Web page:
If you read the previous post, “Can This Be Love”, you might easily conclude that all God wants from us is to “follow the rule book”. After all, if He expresses His Love by giving us “Torah, commandments, rules and regulations….” and we express our love by fulfilling His expectations, isn’t our role rather simple, albeit perhaps degrading?
Rather, the almost total indefiniteness of the Mitzvot as they appear in the written Torah, necessitating the accompanying Torah Sh’Ba’al Peh, the Oral Torah, gives us a much better insight into the nature of God’s love (and expectations) for us. Although the Torah lists 613 mitzvot, even that list is unclear and our greatest sages don’t all agree on what’s included. Beyond that, scripture provides few, if any, hints how to fulfill most of these commandments. Without further discussion, we are unable to determine exactly what Tefillin, for example, are, how to make them and exactly when and how to wear them. There are no clues how to prepare meat to make it kosher or even what Shabbat really entails. Not only that, our sages rarely share identical visions and interpretations. Relying on the written words rather than how our Oral Torah explains them, we’d be led towards brutal savagery (i.e. not realizing that עין תחת עין (Ayin tachat ayin) “An eye for an eye” means monetary compensation rather physical vengeance).
The point of all this is that the “Torah, commandments, rules and regulations….” we’re so thankful for does not include a mindless “rule book”. God hasn’t expressed His love for us with the request that we live as brain-dead automatons. Rather, The Creator, in His love, offers us a method to live hyper-aware, to be constantly thinking, always challenged and evaluating just what our best next action will be. This Torah we’re so thankful for is a gift to lead us to become as fully human as each of us, uniquely can be.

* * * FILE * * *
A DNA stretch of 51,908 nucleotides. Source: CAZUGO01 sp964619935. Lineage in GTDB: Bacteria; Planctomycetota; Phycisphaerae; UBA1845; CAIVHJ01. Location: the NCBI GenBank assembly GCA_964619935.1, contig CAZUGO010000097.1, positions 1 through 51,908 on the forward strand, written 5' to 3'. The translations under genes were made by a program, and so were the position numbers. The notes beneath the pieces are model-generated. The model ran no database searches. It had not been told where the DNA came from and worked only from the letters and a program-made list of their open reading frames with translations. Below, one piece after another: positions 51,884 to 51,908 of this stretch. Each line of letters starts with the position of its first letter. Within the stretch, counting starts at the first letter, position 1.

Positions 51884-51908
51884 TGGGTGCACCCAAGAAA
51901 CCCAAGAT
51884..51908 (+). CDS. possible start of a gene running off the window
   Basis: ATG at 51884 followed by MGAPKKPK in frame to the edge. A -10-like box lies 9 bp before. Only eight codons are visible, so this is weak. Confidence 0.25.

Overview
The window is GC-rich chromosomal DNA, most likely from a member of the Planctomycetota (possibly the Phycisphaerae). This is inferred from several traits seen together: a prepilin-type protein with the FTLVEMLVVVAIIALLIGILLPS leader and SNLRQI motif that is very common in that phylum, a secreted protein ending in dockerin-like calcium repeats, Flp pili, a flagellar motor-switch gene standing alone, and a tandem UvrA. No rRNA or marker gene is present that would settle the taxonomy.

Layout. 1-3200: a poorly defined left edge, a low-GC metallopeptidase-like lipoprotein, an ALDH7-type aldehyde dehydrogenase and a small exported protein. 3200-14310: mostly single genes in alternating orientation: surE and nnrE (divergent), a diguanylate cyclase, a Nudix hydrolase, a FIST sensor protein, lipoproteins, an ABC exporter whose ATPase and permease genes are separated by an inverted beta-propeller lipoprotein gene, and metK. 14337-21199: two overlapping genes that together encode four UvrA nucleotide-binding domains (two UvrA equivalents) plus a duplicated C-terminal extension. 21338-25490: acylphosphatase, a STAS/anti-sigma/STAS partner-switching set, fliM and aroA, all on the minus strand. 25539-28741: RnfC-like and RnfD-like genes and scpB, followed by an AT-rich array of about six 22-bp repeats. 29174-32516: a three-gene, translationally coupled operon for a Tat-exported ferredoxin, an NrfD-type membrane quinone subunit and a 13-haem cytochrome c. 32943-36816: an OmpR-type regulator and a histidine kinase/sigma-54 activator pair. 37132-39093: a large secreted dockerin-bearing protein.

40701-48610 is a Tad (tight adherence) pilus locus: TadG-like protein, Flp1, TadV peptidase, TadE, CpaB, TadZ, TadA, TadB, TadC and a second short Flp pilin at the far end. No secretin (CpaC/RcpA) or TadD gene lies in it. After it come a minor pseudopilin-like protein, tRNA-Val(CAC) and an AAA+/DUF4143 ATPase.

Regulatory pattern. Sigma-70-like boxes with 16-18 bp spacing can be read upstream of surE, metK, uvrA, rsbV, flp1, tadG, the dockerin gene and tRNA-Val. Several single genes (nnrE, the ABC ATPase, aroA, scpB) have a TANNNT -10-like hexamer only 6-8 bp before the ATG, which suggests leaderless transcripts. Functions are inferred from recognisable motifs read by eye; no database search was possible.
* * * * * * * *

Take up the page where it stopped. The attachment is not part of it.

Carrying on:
For when we love someone, be it a child, a spouse or a friend, our primary interest is their welfare and growth, not how they satisfy us.
Through the ages, philosophers have proposed many seemingly unique qualities which separate Man from the animal kingdom. After a while, each proposal is disproved when we find examples of other animals doing the same thing. Opposable thumb and tool-manipulation? Sorry, not only do many primates have one, but so do pandas, opossums and even a variety of frog. Speech/Communication? We’re all familiar with how even honeybees, using dance, can tell others in the colony where to find nectar and pollen. Whales sing for, seemingly, the pleasure of it.
What makes us most human is the ability and often-troublesome obligation to make value judgements. Free-will, בחירה (Bechira) decisions based on ethics and morality, is not an instinctual skill but, rather, it requires extensive learning and practice. Our “Torah, commandments, rules and regulations….” provides that training which enables us to develop, both individually and societally, our humanity. God loves us through His high expectation, His preventing our complacency and His constant challenges.
If that isn’t true love, I’m afraid I’ve never experienced nor expressed it.